Bereavement Authority of Ontario’s Consumer Information Guide


View Bereavement Authority of Ontario’s Consumer Information Guide.


Note for Catholics:
Two items included in the Consumer Information Guide are not in keeping with the teachings of the Catholic Church. They are alkaline hydrolysis and the scattering of cremated remains.

Alkaline hydrolysis
The Canadian Conference of Catholic Bishops discourages the practice of alkaline hydrolysis, as it “does not manifest adequate respect for the dignity of the human body as proclaimed by the faith of the Church.”

Scattering of cremated remains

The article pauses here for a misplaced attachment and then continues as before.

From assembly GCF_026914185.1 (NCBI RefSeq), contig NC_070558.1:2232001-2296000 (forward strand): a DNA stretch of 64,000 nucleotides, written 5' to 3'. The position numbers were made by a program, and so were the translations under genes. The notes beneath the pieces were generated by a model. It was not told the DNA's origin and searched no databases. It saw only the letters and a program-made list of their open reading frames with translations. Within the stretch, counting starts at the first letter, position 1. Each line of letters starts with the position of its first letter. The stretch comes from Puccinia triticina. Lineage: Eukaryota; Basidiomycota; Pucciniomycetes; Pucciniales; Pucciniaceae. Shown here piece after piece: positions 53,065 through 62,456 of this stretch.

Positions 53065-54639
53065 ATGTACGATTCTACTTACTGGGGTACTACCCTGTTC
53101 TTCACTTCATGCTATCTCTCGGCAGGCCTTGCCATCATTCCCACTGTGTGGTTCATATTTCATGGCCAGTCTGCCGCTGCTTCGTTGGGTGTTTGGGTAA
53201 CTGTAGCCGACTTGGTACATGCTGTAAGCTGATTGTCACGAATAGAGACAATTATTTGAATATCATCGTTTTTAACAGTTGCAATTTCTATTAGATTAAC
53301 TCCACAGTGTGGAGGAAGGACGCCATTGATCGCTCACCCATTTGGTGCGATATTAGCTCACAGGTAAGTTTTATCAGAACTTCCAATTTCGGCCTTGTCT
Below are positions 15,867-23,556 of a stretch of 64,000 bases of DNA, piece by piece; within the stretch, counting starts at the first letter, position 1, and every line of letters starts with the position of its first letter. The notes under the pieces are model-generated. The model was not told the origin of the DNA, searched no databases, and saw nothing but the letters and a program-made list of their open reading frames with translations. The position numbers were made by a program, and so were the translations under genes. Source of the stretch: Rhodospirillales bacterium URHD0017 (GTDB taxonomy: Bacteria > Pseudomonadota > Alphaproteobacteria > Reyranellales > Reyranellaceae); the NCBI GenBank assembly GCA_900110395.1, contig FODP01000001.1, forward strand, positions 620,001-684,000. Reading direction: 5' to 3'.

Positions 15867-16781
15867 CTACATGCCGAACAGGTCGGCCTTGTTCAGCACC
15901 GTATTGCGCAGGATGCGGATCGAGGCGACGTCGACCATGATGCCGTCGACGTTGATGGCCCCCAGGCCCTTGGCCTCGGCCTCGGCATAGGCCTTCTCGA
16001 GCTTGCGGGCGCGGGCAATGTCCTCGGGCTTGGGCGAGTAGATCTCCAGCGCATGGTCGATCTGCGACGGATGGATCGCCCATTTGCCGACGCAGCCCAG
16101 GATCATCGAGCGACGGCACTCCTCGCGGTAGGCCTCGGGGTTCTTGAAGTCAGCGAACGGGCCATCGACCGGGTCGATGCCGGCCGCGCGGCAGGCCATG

According to Church teachings, scattering cremated remains on the sea, in the air, on the ground, or keeping them in the homes of relatives does not display appropriate reverence for the remains of the body, which was the temple of the Holy Spirit (cf. Ad resurgendum cum Christo). When for legitimate reasons, cremation has been chosen, the cremated remains of the faithful must be laid to rest in a sacred place, that is, in a cemetery or, in certain cases, in a church or an area set aside for this purpose, and so dedicated by a bishop.